To participate in this tour, make your air reservations as soon as possible. Lately, some Cincinnatians have been flying to Seattle, taking one of the fast trains to Portland, and flying back to Cincinnati from Portland. Or vice versa. Worth doing if you have an extra day or two. Or longer -- Seattle, Olympic National Park, the San Juan Islands, and Vancouver are all sure bets. Weather in the Pacific Northwest is usually excellent in September. Make the most of it.

 

After you've booked your flight, please send a check in the amount of $125 per traveler to the made out to the Alliance for Regional Transit, ATTN: John Schneider, 203 East Eighth, Cincinnati, Ohio, 45202. This sum covers the cost of lunch, drinks and dinner on Monday or Wednesday, plus train and aerial tram tickets and meals and gifts for our speakers. We don't make any money from leading these trips, and whoever leads the trip also pays his or her own way.

 

When you send in your check, let me know how you wish to be identified on the trip roster -- "president of ABC Company" or "Clifton resident" or however. Our speakers sometimes want to know their audiences. Also, please include the name of anyone traveling with you and how they wish to be identified. We'll need your cell phone number(s) because if it's a big group, we're bound to lose someone on a train somewhere. Having your number will help us reconnect. Finally, please give me the dates of your arrival and departure from the hotel. Once in a blue moon, we catch a hotel booking mistake.

 

Right now, airfares on Delta are around $400 and as low as $270 on Frontier. They will be much higher closer to the date of the tour.

 

As soon as your check arrives, I will send you a code that enables you to book a room at Portland's best hotel, the  Monaco, at the highly discounted rate of $169 per night plus tax for the nights of September 20th - 24th. You can see photos of Hotel Monaco here: http://www.monaco-portland.com/portland-hotel/index.html. I checked the hotel's web site, and these rooms are listed for $203 to $428 per night on those nights, so we're getting an amazing deal. You may be able to extend your stay at the lower rate - ask when you reserve. And of course, you could stay at anywhere else. I can tell you what I know about other hotels. There are lots of good choices, but do plan to stay in downtown. Otherwise, the logistics may get complicated for you.

 

Hope you can make one of them.

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Be careful how much support you voice for moving these festivals to the Banks. As we all know, any good idea touted by streetcar supporters, no matter what, will be a no-go for the Mayor.

 

It's not the ideas he dislikes; it's the people who present the ideas.

 

Great UrbanCincy editorial: It’s Time to Consider Moving Major Festivals to Central Riverfront

 

http://www.urbancincy.com/2015/04/editorial-its-time-to-consider-moving-major-festivals-to-central-riverfront/

 

Expect to hear the mayor's opposition in 3, 2...

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Will Cranley ride the streetcar?

 

"If it's a convenient and affordable way for me to get to where I'm going, sure," Cincinnati's mayor told The Enquirer on Monday. "I use Red Bike a lot, but in the winter, it might make more sense (to take the streetcar)."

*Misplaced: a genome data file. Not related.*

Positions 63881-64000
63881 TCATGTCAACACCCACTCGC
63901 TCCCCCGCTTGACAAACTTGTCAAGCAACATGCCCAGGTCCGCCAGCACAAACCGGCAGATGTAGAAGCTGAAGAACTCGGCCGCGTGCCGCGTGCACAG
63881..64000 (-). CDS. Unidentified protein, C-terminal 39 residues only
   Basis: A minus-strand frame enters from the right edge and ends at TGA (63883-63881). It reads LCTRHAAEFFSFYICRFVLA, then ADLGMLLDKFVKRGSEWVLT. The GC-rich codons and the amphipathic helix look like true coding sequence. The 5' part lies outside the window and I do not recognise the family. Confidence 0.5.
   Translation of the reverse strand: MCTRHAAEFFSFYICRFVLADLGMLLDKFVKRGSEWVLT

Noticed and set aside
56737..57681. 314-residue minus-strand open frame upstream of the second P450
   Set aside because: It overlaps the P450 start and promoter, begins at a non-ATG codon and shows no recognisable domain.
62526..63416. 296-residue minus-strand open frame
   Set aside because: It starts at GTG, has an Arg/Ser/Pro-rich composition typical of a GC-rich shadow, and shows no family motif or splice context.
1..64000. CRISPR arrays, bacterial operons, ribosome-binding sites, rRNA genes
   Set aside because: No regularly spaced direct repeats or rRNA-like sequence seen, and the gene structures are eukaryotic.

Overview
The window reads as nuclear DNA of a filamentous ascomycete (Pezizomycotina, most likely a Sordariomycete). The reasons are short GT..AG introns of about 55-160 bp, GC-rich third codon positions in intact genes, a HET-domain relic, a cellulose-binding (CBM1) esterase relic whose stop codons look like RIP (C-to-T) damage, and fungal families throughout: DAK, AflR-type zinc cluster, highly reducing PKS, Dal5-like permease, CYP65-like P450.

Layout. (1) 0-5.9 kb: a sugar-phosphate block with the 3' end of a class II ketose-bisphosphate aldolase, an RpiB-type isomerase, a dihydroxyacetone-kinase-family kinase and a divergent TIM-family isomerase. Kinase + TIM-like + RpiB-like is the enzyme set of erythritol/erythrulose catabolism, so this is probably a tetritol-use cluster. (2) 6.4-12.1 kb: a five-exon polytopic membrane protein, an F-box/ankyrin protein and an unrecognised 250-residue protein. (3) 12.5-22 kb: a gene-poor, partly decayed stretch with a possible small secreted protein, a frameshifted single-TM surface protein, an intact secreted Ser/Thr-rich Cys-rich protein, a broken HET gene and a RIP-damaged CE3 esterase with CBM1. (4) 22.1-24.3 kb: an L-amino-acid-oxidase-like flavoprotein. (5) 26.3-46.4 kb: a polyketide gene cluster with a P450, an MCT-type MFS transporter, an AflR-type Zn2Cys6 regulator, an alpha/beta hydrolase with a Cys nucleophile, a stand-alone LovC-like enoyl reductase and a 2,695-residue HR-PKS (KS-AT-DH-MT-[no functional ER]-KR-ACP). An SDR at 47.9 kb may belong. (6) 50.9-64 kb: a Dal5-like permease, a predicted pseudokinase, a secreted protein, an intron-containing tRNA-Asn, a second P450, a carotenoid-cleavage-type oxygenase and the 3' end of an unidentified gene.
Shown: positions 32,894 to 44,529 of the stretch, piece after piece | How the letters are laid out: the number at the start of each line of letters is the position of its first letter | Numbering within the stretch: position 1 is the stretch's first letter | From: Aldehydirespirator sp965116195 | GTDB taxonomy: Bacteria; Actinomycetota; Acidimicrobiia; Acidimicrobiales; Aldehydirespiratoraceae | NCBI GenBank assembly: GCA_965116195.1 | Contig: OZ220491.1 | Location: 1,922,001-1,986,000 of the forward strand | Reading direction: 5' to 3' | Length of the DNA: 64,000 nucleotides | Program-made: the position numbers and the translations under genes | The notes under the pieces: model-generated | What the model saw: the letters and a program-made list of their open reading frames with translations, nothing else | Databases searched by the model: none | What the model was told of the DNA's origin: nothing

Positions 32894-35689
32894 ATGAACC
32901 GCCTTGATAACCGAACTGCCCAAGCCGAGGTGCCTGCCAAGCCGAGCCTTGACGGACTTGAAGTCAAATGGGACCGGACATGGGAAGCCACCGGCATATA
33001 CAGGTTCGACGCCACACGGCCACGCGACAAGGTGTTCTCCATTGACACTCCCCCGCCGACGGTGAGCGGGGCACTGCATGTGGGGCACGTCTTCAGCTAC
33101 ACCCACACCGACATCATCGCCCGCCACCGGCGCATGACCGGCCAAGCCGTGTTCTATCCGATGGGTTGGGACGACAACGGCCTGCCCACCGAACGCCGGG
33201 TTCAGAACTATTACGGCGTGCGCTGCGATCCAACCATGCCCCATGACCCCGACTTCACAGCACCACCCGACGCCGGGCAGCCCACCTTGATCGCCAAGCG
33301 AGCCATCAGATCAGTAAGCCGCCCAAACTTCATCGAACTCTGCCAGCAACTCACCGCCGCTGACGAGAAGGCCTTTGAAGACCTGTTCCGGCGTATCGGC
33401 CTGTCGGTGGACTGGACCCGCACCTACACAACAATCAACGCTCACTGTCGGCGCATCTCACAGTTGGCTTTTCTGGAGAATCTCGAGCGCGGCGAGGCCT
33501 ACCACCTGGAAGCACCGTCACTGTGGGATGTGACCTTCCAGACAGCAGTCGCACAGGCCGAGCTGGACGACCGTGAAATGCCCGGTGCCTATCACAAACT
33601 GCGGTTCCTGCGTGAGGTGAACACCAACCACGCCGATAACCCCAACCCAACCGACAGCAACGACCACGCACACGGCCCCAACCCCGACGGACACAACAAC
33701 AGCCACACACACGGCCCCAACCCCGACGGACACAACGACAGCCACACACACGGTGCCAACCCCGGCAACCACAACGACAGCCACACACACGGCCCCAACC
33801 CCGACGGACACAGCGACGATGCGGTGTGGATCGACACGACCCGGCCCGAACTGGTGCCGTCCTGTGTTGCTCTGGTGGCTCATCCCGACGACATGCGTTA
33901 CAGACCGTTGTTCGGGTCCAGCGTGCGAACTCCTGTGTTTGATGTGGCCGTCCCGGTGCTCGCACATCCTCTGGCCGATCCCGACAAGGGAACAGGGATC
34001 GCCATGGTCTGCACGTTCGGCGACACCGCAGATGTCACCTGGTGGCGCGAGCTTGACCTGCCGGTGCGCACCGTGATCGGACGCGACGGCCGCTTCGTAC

Sounds like he's wised up a little bit and realized that, oh crap, I need to cut back on the "it doesn't go anywhere" type of rhetoric.

 

Also:

 

"I think the streetcar was a mistake, but since we're building it, I want it to be successful," Cranley said. "That's why we're trying to get the residents who live in Over-the-Rhine to pay more for the streetcar."

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Great progress over the weekend crossing Central Parkway.  This week they will be doing part of Walnut during the week, then back to Main over the weekend for crossing Court St.  By Monday, May 4 they will be almost to 9th St on Main. 

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Great progress over the weekend crossing Central Parkway.  This week they will be doing part of Walnut during the week, then back to Main over the weekend for crossing Court St.  By Monday, May 4 they will be almost to 9th St on Main. 

 

700 WLW is in the habit of announcing weekend intersection closings for streetcar construction, as if it's something on par with the work on I-75 or the weekend closings of I-71 for the MLK interchange.  Last Friday they announced this past weekend's closing with "More problems from the streetcar -- Central Parkway will be closed...".

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Opponents have hinted at burning the houses of supporters now through social media.  This is what ultimately happens when you have childish leadership.

 

Streetcar comment investigation: No charges

 

Councilman Christopher Smitherman, who alerted police to the comment, told The Enquirer he would not press charges.


"It's just fate, as usual, keeping its bargain and screwing us in the fine print..." - John Crichton

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Getting around to uploading some of my streetcar photos from the past month.

 

Race Street being milled (4/13):

 

17123461378_a159f70b36_c.jpg

 

Resurfacing in progress (4/18):

 

16690981863_3263576c21_c.jpg

 

Finished (4/22):

 

17103794437_dedfbdfaae_c.jpg

 

17103792527_6b22a25ea9_c.jpg

 

Near the MOF (4/22):

 

17309400262_8ce00fdc35_c.jpg

 

17125015689_18d788a916_c.jpg

 

Wire is up on Race (4/23):

 

17103790387_8b21781143_c.jpg